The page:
Sudan: Authenticity of leaked meeting minutes

11 November 2014

Earlier this month a set of documents emerged, apparently leaked from a high level source in Sudan. The documents carry a clear indication of the Government of Sudan’s intentions towards the people of South Kordofan. The full text of the documents can be found here.

The documents state: “This year the Sudan People’s Army (SPLA-N) managed to cultivate large areas in South Kordofan State. We must not allow them to harvest these crops. We should prevent them. Good harvest means supplies to the war effort. We must starve them, so that, commanders and civilians desert them and we recruit the deserters to use them in the war to defeat the rebels”. As Sudan expert, Eric Reeves, points out, this statement – “we must starve them” – is referring to hundreds of thousands of civilians.

This threat is aimed directly at civilians. In fact, the appalling humanitarian implications of this policy are all too evident across the ‘Two Areas’. Although precise figures are hard to come by, there are an estimated 1.05 million people in these regions in need of humanitarian assistance.  As of July 2014, an estimated 5.3 million people in Sudan face Stressed (IPC Phase 2), Crisis (IPC Phase 3) or Emergency (IPC Phase 4) levels of acute food insecurity.

This is clearly not a hollow threat; indeed it is already being carried out. The impact of the Sudanese Government’s (now explicitly stated) intention to “starve them” is manifest in the desperate humanitarian conditions on the ground in South Kordofan and Blue Nile state.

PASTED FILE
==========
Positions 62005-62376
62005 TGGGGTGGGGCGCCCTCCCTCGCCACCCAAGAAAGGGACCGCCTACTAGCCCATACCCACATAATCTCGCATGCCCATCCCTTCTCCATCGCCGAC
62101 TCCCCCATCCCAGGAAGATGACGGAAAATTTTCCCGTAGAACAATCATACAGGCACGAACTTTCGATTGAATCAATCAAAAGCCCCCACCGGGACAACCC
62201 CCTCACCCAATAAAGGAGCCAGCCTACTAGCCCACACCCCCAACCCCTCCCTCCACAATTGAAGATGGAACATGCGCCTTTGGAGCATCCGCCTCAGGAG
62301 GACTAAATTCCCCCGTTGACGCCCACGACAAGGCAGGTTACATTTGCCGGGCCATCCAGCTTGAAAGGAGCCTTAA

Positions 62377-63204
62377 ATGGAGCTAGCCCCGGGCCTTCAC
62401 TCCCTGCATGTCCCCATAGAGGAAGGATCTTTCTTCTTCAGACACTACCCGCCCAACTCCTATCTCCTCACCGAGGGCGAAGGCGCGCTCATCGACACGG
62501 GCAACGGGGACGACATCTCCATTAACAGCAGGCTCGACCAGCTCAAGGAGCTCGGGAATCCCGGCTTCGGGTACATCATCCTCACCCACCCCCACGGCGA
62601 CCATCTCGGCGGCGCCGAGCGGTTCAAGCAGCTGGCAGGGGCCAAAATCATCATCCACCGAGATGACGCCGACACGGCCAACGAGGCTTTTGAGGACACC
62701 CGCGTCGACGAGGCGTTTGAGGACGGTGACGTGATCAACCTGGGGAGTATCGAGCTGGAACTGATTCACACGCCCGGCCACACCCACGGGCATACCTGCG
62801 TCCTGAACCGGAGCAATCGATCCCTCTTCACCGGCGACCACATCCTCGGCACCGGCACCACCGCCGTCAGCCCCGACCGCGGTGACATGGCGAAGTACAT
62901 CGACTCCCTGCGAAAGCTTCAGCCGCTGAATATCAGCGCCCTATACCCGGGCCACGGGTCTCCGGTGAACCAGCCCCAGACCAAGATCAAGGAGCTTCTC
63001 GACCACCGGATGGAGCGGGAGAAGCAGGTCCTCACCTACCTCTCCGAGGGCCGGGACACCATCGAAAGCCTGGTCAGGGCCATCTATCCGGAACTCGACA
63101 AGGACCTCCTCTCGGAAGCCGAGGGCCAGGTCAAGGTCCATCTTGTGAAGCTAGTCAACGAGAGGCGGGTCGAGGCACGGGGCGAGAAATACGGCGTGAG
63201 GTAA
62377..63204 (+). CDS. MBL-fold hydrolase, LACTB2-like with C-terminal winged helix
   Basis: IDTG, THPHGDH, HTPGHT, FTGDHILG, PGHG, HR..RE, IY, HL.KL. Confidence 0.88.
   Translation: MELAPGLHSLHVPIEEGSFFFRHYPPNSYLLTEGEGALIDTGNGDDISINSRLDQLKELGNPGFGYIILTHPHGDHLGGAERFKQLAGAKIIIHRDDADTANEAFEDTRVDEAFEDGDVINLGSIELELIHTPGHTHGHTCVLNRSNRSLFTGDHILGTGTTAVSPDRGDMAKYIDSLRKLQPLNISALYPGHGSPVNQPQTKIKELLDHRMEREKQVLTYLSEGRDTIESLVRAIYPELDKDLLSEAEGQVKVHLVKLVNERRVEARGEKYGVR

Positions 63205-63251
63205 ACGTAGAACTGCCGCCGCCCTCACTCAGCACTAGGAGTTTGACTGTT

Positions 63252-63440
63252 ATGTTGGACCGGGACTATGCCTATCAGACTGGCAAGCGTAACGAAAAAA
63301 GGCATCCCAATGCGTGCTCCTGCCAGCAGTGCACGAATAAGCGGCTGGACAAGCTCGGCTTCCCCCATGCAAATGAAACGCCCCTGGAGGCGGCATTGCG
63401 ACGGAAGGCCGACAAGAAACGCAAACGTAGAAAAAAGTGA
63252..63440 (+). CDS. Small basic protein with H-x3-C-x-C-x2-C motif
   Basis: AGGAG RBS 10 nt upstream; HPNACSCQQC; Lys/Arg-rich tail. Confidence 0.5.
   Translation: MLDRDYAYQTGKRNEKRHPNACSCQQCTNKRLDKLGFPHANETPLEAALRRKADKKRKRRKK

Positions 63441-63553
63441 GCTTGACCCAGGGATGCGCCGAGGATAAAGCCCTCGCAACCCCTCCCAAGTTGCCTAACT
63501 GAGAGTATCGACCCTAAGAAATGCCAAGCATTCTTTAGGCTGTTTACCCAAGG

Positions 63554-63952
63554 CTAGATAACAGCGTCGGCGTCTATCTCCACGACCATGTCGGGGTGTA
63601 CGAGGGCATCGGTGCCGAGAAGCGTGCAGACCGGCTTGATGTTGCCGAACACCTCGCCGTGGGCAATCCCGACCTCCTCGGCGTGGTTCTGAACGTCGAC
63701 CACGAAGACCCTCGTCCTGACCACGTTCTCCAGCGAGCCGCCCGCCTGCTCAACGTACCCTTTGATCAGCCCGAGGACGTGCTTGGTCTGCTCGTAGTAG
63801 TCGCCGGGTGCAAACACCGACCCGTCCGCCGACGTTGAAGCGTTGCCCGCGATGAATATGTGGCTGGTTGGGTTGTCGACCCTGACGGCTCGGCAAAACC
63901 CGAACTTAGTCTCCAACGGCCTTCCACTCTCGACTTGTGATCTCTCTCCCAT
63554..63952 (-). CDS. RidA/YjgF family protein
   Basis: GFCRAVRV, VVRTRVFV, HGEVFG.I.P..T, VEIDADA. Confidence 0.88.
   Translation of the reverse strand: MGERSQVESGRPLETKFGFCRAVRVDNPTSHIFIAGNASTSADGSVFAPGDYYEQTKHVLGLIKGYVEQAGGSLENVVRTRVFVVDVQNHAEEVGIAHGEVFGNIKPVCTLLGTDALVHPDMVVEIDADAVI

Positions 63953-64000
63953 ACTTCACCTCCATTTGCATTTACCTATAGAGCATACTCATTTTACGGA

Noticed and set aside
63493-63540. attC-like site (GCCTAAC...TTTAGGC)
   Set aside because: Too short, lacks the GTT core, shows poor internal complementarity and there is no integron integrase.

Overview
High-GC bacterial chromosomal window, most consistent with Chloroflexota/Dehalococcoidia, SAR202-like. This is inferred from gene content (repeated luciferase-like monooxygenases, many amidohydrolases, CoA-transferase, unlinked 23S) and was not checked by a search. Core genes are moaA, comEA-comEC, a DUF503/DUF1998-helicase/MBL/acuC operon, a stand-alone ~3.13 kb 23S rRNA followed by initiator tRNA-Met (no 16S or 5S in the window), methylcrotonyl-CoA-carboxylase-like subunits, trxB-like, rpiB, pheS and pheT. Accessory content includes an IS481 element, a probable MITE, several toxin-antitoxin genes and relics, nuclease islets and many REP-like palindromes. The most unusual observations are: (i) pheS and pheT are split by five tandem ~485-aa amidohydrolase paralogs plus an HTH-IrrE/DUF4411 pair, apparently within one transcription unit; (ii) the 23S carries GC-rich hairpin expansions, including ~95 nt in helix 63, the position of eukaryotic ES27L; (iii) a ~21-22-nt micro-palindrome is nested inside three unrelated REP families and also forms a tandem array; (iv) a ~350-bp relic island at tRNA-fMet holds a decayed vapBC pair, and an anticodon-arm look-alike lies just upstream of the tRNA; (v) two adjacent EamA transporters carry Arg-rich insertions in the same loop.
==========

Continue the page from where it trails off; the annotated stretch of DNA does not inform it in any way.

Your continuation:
In September, Nagwa Konda, director of one of the few NGOs still operating in South Kordofan, reported that “the Nuba are on the brink of starvation”.

Are the documents authentic?

Baroness Cox has spoken with Sudan expert Eric Reeves, to whom the documents were leaked. Since I first began releasing the document on Sept 24, I have yet to encounter or communicate with an Arabic speaker/reader who knows Sudan who does not believe the document is authentic.” Reeves continues: “I have heard from many individuals that their contacts have told them the same, and some of the people are former or present security folks.”

Their regular aerial bombardment, which targets fields and markets, is both deliberately destroying existing food supplies, and fostering such fear in the population that they cannot go out and farm their fields.

In August 2012, a year into the conflict, 66 genocide scholars wrote a letter highlighting this policy. “Hundreds of thousands of Sudanese remain trapped in South Kordofan, the victims of forced starvation, unable to farm their land,” they wrote. “This critical situation largely mirrors what the same regime perpetrated in the 1990s, a case of genocide by attrition.”


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To read more of Eric Reeves’ expert analysis of the situation in Sudan, please visit

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